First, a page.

According to him, NLNG’s LPG supply intervention remains Nigeria’s most significant domestic energy policy, going by its interventions in the domestic market as well as production and supply prospects from its recent commencement of the LNG Train 7 project
He explained that to ensure a steady supply of products, deliveries were made with NLNG’s dedicated vessel to all NLNG’s approved domestic receiving terminals in Nigeria.
The company had recently announced that it is dedicating 100 per cent of its LPG production to the domestic market, as well as commenced deliveries of propane into the domestic market from 2021.
Former President Olusegun Obasanjo, also charged stakeholders in the Liquefied Petroleum Gas (LPG) sub-sector to ensure that they put Nigeria’s interest first.
Obasanjo argued that the domestic market has so much potential as the fastest-growing LPG market globally.
The newspaper says that Nigeria’s women football national team, the Super Falcons, arrived in the capital of Morocco, Rabat, yesterday, from Casablanca, ahead of the 2022 African Women Cup of Nations, which kicks off on Saturday in four centres across the North African country.
Nigeria are the defending champions and they seek to win their 10th crown in 12 editions of the championship, which pits the best African countries in a battle to decide the best football playing nation among the lot.
According to thenff.com, the Super Falcons have opened their camp in Rabat, where they will train for seven days before their opening game against the biggest challengers, South Africa, on July 4.
Nigeria will also play against Botswana on July 7 and Burundi on July 10 in the group phase of the competition.
All four semifinalists in Morocco will qualify to represent Africa at the FIFA Women’s World Cup in Australia and New Zealand next year, with the fifth-placed team handed an opportunity to also gain a place through a playoff tournament holding early next year.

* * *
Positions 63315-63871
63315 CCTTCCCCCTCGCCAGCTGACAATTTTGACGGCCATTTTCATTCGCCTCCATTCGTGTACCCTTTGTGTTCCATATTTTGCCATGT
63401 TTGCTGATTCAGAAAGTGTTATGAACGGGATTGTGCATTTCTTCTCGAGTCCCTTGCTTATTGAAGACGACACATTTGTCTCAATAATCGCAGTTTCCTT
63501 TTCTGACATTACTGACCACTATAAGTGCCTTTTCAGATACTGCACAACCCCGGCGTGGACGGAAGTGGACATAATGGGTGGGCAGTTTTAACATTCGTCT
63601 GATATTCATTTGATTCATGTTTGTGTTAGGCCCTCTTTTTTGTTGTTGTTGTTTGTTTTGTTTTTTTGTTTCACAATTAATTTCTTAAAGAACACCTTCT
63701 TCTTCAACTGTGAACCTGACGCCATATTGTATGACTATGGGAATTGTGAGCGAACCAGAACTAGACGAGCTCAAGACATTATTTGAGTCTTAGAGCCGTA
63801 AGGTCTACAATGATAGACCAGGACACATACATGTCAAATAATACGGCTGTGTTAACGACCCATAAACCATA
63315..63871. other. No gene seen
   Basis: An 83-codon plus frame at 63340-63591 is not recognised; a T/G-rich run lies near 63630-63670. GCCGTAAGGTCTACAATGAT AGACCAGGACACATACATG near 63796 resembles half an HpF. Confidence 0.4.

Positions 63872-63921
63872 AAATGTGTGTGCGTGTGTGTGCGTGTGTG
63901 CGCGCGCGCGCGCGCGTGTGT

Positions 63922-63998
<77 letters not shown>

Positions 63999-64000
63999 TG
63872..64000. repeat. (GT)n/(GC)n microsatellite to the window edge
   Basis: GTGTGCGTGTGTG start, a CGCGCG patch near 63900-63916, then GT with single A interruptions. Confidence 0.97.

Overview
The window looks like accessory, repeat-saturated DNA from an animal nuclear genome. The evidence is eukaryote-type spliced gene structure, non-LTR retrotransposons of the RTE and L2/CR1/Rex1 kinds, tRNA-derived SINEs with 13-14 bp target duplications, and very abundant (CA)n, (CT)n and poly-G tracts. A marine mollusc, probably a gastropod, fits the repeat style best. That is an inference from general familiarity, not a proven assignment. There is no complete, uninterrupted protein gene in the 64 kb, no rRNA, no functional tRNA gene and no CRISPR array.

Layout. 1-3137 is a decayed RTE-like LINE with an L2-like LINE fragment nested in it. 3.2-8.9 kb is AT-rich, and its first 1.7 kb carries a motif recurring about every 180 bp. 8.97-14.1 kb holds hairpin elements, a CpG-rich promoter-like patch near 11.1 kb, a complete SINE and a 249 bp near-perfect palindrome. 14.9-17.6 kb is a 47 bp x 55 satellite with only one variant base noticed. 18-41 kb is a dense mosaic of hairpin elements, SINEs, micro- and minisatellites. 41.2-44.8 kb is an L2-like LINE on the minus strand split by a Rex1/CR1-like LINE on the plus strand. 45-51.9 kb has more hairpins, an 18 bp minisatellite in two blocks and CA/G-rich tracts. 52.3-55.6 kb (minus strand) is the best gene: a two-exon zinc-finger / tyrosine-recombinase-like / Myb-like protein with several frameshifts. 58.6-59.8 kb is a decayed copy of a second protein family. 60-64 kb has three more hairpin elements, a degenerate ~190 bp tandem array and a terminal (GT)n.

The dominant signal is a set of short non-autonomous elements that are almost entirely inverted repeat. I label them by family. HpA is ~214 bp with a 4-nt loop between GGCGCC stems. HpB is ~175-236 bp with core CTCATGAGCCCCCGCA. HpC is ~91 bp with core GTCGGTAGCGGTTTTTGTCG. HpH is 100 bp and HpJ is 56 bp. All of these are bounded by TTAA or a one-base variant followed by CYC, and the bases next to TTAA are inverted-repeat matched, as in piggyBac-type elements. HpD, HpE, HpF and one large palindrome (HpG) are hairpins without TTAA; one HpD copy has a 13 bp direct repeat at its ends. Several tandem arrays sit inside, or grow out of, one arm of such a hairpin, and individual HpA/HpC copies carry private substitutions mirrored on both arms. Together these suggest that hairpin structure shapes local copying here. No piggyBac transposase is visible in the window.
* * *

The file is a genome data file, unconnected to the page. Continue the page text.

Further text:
Before leaving for Morocco yesterday, top officials of the Nigeria Football Federation (NFF) hosted them to a dinner on Sunday, where they charged the team to strive to win their 10th title of the championship.
The Nation reports that Nigeria’s mobile network operators (MNOs) last year recorded 14.86 per cent increase in total assets, despite global challenges and domestic inflationary trend that impacted operating expenses.
According to financial data obtained from the Nigerian Communications Commission (NCC), the MNOs as at last December reported total assets of N3.955 trillion as against N3.444 trillion recorded in comparable period of the previous year.
The report also showed total operating cost (opex) of N1.658 trillion in 2021 compared with N1.395 trillion recorded the previous year. This translated to an increase of 18.74 per cent from the figure reported in 2020. Total revenue nonetheless witnessed an increase of 22.29 per cent.
The increase in operating cost of the MNOs may not be unconnected with the ever increasing cost of doing business across the country, no thanks to excruciating energy cost, multiple taxation and regulation and other asphyxiating factors.
The data indicated that telcos recorded an approximate total revenue of N2.774 trillion in 2021 as against N2.268 trillion in 2020, an increase of 22.29per cent.
On capital expenditure (capex) the end of last year, the operators reported a total capex of N1.124 trillion as against N831.976 billion in 2020.